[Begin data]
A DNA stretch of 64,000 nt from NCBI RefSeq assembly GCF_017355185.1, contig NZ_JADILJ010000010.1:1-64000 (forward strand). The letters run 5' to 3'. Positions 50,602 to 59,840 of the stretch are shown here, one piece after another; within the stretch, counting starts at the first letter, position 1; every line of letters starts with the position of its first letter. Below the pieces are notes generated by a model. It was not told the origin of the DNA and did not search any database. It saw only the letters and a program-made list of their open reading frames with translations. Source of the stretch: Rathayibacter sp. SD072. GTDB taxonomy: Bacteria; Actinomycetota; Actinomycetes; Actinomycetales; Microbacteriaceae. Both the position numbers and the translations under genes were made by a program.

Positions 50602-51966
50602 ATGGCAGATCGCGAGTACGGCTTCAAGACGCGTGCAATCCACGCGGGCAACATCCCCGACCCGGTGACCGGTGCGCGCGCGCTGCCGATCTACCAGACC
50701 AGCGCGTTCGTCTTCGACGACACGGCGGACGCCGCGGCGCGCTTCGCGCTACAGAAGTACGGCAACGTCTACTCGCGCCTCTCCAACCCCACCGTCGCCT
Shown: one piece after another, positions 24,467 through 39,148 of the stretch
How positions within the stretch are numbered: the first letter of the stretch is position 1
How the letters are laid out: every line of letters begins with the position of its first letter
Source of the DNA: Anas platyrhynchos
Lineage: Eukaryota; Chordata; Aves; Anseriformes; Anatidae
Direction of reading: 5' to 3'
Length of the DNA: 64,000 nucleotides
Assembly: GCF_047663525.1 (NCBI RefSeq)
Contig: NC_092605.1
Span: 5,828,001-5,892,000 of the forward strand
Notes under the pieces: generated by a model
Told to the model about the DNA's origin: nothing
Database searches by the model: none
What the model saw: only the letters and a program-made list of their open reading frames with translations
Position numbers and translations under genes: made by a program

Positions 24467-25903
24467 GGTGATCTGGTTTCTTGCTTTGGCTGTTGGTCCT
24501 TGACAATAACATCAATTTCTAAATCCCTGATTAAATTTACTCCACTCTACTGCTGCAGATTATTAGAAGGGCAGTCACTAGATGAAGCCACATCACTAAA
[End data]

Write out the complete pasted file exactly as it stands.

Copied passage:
A DNA stretch of 64,000 nt from NCBI RefSeq assembly GCF_017355185.1, contig NZ_JADILJ010000010.1:1-64000 (forward strand). The letters run 5' to 3'. Positions 50,602 to 59,840 of the stretch are shown here, one piece after another; within the stretch, counting starts at the first letter, position 1; every line of letters starts with the position of its first letter. Below the pieces are notes generated by a model. It was not told the origin of the DNA and did not search any database. It saw only the letters and a program-made list of their open reading frames with translations. Source of the stretch: Rathayibacter sp. SD072. GTDB taxonomy: Bacteria; Actinomycetota; Actinomycetes; Actinomycetales; Microbacteriaceae. Both the position numbers and the translations under genes were made by a program.

Positions 50602-51966
50602 ATGGCAGATCGCGAGTACGGCTTCAAGACGCGTGCAATCCACGCGGGCAACATCCCCGACCCGGTGACCGGTGCGCGCGCGCTGCCGATCTACCAGACC
50701 AGCGCGTTCGTCTTCGACGACACGGCGGACGCCGCGGCGCGCTTCGCGCTACAGAAGTACGGCAACGTCTACTCGCGCCTCTCCAACCCCACCGTCGCCT
Shown: one piece after another, positions 24,467 through 39,148 of the stretch
How positions within the stretch are numbered: the first letter of the stretch is position 1
How the letters are laid out: every line of letters begins with the position of its first letter
Source of the DNA: Anas platyrhynchos
Lineage: Eukaryota; Chordata; Aves; Anseriformes; Anatidae
Direction of reading: 5' to 3'
Length of the DNA: 64,000 nucleotides
Assembly: GCF_047663525.1 (NCBI RefSeq)
Contig: NC_092605.1
Span: 5,828,001-5,892,000 of the forward strand
Notes under the pieces: generated by a model
Told to the model about the DNA's origin: nothing
Database searches by the model: none
What the model saw: only the letters and a program-made list of their open reading frames with translations
Position numbers and translations under genes: made by a program

Positions 24467-25903
24467 GGTGATCTGGTTTCTTGCTTTGGCTGTTGGTCCT
24501 TGACAATAACATCAATTTCTAAATCCCTGATTAAATTTACTCCACTCTACTGCTGCAGATTATTAGAAGGGCAGTCACTAGATGAAGCCACATCACTAAA